On the opposite end of the spectrum is company like TelCare, who unlike everyone else in BGM who has hooked their wagon to the way cool, way popular iPhone, has a system that does not require the meter communicate with a smartphone because their system is basically a smartphone which doesn’t make phone calls. Using cloud computing patients using the TelCare system can seamlessly share their readings with their physician, CDE or just about anyone. TelCare also has the ability to easily communicate with their patient base, spending messages directly to the meter. Simply put if the future of diabetes management is truly going to be an interconnected future, TelCare has a ready-made solution and it doesn’t matter if the patient uses a way cool iPhone, Samsung Galaxy or even a dumb phone.

Somewhere in-between are the folks at Intuity Medical and their yet to be approved all-in-one device the Pogo. The Pogo is hardly revolutionary but it has the potential to become an attractive product. If there is one thing patients hate is all the stuff they need to carry to perform a simple glucose test.  Being an all-in-one device the Pogo actually simplifies the testing procedure.

Next there are a host of products designed to work which attach to a smartphone, the iBGStar from Sanofi being the most well-known. While a nice idea there are number of issues with these units also well illustrated by what happened when Apple decided to change the connector for their new way cool iPhone 5 which unfortunately for Sanofi meant the iBGStar wouldn’t work with the iPhone 5 unless the patient bought a special adaptor. Some companies are trying to get around this issue by having their unit connect through the ear phone port however all these products remain unproven in the marketplace and lack any serious presence.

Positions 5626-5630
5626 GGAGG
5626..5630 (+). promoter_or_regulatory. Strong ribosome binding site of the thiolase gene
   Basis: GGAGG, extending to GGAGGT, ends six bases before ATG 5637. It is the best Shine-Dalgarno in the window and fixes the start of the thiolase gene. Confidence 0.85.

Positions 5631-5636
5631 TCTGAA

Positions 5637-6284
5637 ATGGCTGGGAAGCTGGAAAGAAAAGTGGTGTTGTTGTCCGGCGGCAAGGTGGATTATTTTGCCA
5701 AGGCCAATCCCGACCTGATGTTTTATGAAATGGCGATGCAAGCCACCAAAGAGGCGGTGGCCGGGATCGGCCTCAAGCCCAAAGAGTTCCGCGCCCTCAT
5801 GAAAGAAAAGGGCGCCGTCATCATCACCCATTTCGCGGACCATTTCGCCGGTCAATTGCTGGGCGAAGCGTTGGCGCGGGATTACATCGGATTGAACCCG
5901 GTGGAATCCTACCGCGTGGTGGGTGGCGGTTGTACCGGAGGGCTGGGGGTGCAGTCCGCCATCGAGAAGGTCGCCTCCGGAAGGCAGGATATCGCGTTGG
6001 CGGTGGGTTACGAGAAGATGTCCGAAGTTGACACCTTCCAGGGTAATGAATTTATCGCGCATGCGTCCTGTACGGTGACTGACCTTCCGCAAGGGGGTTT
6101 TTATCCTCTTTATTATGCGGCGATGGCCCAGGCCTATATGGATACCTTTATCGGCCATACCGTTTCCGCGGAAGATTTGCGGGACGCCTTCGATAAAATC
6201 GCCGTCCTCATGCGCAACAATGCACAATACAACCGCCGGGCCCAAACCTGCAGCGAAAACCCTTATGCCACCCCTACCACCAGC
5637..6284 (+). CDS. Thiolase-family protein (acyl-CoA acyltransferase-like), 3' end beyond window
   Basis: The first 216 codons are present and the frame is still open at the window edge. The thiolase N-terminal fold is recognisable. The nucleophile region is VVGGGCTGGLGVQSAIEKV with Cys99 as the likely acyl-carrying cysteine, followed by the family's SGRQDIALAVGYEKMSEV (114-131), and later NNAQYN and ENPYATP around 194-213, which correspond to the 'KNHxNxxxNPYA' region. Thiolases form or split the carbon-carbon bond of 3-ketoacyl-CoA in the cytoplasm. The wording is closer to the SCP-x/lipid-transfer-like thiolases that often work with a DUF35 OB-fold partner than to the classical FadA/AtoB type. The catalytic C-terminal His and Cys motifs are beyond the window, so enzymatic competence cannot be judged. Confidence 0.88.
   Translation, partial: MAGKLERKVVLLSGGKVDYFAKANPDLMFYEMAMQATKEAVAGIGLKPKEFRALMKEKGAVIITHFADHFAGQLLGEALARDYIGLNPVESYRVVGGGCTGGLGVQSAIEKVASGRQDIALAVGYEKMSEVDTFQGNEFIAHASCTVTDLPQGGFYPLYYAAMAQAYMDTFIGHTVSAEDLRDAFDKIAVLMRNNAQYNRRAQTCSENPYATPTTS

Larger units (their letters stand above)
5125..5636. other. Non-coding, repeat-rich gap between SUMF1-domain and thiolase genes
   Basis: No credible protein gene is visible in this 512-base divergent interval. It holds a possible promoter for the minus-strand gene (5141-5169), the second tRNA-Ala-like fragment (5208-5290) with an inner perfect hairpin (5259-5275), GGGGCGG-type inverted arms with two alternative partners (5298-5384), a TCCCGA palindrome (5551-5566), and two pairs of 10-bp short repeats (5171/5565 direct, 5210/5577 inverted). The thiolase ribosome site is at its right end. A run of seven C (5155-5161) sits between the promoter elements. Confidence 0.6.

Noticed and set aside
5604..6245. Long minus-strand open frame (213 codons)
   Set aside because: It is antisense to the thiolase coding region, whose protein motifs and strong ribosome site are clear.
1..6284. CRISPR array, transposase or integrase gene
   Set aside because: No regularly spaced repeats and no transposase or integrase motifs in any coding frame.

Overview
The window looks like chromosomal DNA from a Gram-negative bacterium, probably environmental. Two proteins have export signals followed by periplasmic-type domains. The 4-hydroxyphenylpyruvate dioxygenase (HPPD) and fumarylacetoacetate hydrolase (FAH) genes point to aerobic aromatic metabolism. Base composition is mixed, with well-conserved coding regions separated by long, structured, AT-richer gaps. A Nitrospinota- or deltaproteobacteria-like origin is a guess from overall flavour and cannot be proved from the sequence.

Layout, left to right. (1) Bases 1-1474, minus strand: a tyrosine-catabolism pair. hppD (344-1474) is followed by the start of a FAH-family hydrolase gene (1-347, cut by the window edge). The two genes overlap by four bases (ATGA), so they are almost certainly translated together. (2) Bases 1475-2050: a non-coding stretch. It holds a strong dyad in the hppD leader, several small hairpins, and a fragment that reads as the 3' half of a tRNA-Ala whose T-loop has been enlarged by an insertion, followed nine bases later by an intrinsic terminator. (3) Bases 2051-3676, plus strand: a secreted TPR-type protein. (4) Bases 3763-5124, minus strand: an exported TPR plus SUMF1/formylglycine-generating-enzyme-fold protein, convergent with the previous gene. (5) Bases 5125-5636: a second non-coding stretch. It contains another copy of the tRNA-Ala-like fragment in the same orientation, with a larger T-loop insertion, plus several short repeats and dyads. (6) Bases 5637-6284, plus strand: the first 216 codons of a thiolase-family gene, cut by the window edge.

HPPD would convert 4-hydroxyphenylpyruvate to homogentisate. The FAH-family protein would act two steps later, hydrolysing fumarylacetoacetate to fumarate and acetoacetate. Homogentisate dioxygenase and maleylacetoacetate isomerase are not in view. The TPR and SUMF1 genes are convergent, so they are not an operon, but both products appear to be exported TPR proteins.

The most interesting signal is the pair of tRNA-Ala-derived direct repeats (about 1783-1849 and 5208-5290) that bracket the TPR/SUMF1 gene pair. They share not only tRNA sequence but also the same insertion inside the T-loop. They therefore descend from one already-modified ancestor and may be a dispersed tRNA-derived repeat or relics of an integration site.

Like it or not for all the non-major players in BGM, this market remains the domain of the larger branded players who will only get larger in the days ahead. For all the banter about the many new way cool systems that can do everything but the patients laundry, the majority of patients prefer something simple. This does not mean there isn’t room for some of these systems, rather given market dynamics it’s difficult to imagine any gaining significant market share. Diabetic Investor does see the possibility that the larger players could partner or acquire some of the more promising new technologies as a way to offer a more comprehensive product portfolio. However, it would be mistake to believe under current market dynamics that we’ll see the major branded players paying huge multiples just so they can fill a hole in their existing product portfolio.

Still this is the wacky world of diabetes devices which basically means that while everyone figures out what to do next there will be lots of rumors about who’s dancing with whom. It may not be Dancing with the Stars but it should be good for a few laughs.